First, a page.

If your child has been removed from the country, or you suspect that the other parent may attempt to remove the child, you need to contact David Badanes and the Badanes Law Office, P.C. to know your rights.

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Who Decides The Child’s Religious Upbringing?

In a divorce or child custody dispute, one of the areas that must be decided is “what religion the child will be raised in”.  Most of time, the parents will agree that the child will be raised in a particular religion.  However, there are instances where there is a dispute about the religious upbringing or a dispute regarding religion may occur years after the divorce.

As with every custody dispute, the court starts with the “best interests of the child” standard.  The court, cannot impose its own religious preference on a child, it must decide this issue based on the best interests standard.

If the child is already being raised in one religion, and now there is a dispute, the court may lean towards keeping the child raised in the religion that it was initially raised in.  Yet, this is not an absolute, and is only one factor.

What happens, if the parties had previously agreed to raise the child in a particular religion, but, now one party wants to change the child’s religion?  A recent court case states that the provision of a specific religious upbringing within a custody agreement will be enforced, but only to the extent that it remains consistent with the best interests of the child.  In other words, it is improper to only consider the previous custody agreement.  Instead, the court must consider what is the best interests of the child at the present time, which may not necessarily be what the custody agreement states it should be.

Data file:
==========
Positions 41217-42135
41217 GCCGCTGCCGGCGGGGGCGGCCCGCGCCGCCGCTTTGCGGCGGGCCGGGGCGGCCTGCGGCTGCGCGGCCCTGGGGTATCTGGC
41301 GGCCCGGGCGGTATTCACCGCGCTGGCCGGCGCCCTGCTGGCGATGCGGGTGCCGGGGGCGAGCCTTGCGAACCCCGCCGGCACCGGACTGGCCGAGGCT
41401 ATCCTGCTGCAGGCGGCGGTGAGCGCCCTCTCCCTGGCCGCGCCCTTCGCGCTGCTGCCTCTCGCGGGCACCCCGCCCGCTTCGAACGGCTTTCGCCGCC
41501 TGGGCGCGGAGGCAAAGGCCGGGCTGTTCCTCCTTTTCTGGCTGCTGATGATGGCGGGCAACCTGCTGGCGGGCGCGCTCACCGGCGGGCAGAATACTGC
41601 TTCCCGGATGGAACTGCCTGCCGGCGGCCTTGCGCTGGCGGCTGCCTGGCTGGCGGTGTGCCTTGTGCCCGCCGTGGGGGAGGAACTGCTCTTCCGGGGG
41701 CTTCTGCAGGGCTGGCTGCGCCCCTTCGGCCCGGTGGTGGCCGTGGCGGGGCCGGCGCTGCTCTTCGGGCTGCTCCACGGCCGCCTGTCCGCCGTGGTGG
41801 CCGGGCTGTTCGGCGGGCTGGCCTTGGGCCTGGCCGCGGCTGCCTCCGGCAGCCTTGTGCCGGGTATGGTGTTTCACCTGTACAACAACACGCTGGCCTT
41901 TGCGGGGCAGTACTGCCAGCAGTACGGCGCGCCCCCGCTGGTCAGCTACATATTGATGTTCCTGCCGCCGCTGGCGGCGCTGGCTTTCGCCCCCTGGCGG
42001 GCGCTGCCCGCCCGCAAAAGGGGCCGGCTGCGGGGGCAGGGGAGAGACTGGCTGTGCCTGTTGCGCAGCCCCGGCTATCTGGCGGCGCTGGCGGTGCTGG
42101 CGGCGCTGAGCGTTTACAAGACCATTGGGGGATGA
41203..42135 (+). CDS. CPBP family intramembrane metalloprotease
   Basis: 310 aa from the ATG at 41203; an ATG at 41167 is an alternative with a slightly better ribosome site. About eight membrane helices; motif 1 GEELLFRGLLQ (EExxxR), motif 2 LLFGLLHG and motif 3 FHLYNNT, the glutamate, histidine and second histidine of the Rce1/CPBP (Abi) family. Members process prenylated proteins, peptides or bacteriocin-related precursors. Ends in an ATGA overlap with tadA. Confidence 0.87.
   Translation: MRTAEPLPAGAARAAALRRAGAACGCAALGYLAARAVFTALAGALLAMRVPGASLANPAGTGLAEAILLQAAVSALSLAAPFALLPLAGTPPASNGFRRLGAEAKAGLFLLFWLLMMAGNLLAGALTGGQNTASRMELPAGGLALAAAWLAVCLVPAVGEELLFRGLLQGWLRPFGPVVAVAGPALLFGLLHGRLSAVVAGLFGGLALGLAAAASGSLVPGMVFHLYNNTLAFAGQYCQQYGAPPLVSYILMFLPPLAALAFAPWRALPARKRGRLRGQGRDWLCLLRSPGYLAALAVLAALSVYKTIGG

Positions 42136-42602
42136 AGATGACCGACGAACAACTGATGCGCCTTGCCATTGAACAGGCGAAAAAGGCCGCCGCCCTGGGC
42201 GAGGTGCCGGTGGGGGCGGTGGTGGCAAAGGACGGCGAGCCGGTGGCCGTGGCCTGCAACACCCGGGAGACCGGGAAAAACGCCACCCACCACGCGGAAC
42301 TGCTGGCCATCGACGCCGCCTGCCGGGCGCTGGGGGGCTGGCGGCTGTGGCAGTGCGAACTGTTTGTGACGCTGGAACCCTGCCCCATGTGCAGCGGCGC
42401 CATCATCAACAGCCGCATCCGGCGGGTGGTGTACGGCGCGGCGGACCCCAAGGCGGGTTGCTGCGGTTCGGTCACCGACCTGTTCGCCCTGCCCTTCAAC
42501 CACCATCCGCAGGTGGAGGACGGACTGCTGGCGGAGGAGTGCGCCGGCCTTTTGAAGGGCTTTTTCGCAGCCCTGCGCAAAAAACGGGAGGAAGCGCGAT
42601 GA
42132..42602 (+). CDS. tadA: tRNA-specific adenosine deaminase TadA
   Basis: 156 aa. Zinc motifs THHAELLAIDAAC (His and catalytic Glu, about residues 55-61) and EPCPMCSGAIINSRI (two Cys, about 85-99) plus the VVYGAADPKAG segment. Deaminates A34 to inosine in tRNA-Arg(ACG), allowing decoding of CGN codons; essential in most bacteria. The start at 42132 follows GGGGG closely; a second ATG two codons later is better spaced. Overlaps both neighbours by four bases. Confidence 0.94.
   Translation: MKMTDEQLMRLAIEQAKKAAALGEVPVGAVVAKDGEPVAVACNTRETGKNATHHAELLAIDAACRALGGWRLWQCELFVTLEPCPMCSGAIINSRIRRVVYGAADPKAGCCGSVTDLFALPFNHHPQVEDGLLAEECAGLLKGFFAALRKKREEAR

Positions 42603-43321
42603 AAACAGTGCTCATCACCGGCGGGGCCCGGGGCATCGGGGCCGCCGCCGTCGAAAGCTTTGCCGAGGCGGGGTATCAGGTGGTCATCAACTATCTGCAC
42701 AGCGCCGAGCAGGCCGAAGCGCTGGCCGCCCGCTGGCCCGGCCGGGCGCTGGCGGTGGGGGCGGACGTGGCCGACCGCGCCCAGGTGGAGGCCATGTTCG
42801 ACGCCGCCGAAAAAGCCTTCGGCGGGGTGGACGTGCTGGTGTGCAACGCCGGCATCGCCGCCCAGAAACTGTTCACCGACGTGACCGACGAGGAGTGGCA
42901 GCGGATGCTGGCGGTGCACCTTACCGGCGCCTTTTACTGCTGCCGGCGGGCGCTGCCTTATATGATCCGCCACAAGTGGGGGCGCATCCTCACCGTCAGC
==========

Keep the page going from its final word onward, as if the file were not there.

What happens if a parent strictly observes their particular religion, which may impose dietary restrictions or other restrictions on the child?  If that parent is given decision-making authority with regards to religion, then it will be appropriate for that parent to impose those restrictions on the child while the child is with that parent. 

However, the court will not force the other parent to impose those religious restrictions, on the child, while the child is with that other parent.  The court will state that this other parent should “make reasonable efforts” to ensure that the child’s religious restrictions are met.

As with most custody issues, there is no definitive answers as to how a court will rule when it comes to religious upbringing.  The only constant, is that the court is to always start with the “best interests of the child” standard. 

David Badanes and the Badanes Law Office, P.C., have represented countless clients in their divorce.  David Badanes provides real world and legal advice.  If you are thinking of getting divorced, please contact David Badanes and the Badanes Law Office, P.C.  David Badanes and the Badanes Law Office’s phone number is 631-239-1702, email at david@dbnylaw.com or visit our web site: www.dbnylaw.com.  The Badanes Law Office has offices in Northport and Uniondale.